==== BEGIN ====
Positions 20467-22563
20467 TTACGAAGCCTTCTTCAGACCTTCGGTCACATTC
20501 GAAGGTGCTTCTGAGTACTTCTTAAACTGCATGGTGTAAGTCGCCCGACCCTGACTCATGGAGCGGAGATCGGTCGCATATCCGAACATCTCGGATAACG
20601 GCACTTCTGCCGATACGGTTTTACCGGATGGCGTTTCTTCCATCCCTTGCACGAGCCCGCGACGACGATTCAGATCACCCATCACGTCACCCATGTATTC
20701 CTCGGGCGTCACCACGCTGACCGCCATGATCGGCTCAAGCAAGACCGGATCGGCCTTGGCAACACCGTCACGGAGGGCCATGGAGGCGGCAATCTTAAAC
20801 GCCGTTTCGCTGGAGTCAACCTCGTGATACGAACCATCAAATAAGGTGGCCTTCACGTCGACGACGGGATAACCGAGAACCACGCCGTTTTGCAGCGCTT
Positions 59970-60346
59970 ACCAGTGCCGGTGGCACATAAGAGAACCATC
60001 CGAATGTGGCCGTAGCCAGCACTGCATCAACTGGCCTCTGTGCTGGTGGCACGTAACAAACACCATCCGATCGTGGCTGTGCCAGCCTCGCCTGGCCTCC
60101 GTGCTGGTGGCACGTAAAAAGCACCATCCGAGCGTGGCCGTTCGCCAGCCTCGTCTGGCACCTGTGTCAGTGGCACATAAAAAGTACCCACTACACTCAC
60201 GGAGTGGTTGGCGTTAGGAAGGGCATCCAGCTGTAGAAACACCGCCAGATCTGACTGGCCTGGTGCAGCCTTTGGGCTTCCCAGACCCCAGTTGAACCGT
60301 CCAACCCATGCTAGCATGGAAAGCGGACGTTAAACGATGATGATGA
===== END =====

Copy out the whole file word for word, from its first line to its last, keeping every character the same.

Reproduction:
Positions 20467-22563
20467 TTACGAAGCCTTCTTCAGACCTTCGGTCACATTC
20501 GAAGGTGCTTCTGAGTACTTCTTAAACTGCATGGTGTAAGTCGCCCGACCCTGACTCATGGAGCGGAGATCGGTCGCATATCCGAACATCTCGGATAACG
20601 GCACTTCTGCCGATACGGTTTTACCGGATGGCGTTTCTTCCATCCCTTGCACGAGCCCGCGACGACGATTCAGATCACCCATCACGTCACCCATGTATTC
20701 CTCGGGCGTCACCACGCTGACCGCCATGATCGGCTCAAGCAAGACCGGATCGGCCTTGGCAACACCGTCACGGAGGGCCATGGAGGCGGCAATCTTAAAC
20801 GCCGTTTCGCTGGAGTCAACCTCGTGATACGAACCATCAAATAAGGTGGCCTTCACGTCGACGACGGGATAACCGAGAACCACGCCGTTTTGCAGCGCTT
Positions 59970-60346
59970 ACCAGTGCCGGTGGCACATAAGAGAACCATC
60001 CGAATGTGGCCGTAGCCAGCACTGCATCAACTGGCCTCTGTGCTGGTGGCACGTAACAAACACCATCCGATCGTGGCTGTGCCAGCCTCGCCTGGCCTCC
60101 GTGCTGGTGGCACGTAAAAAGCACCATCCGAGCGTGGCCGTTCGCCAGCCTCGTCTGGCACCTGTGTCAGTGGCACATAAAAAGTACCCACTACACTCAC
60201 GGAGTGGTTGGCGTTAGGAAGGGCATCCAGCTGTAGAAACACCGCCAGATCTGACTGGCCTGGTGCAGCCTTTGGGCTTCCCAGACCCCAGTTGAACCGT
60301 CCAACCCATGCTAGCATGGAAAGCGGACGTTAAACGATGATGATGA